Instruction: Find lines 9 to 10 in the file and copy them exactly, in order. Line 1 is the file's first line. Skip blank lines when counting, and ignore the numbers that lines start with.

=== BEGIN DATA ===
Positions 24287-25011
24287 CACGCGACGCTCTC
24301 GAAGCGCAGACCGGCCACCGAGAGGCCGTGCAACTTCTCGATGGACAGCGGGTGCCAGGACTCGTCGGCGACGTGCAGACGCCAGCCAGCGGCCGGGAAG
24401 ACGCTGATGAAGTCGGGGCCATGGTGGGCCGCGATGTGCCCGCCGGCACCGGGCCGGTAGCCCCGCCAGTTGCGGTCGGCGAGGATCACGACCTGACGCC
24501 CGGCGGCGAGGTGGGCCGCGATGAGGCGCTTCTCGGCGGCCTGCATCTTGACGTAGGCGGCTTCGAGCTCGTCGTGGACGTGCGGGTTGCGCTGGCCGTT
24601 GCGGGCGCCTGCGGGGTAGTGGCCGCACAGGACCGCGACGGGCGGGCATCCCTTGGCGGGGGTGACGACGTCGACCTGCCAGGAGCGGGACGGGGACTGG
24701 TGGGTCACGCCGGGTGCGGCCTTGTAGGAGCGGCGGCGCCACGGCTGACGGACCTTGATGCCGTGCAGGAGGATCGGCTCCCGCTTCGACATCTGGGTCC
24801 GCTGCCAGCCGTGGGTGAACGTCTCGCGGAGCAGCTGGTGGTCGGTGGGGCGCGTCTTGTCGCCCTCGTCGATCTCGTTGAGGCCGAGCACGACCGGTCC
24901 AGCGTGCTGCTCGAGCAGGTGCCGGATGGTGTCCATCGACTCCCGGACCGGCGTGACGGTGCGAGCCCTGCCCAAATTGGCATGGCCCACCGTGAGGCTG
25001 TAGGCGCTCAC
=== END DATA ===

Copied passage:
24901 AGCGTGCTGCTCGAGCAGGTGCCGGATGGTGTCCATCGACTCCCGGACCGGCGTGACGGTGCGAGCCCTGCCCAAATTGGCATGGCCCACCGTGAGGCTG
25001 TAGGCGCTCAC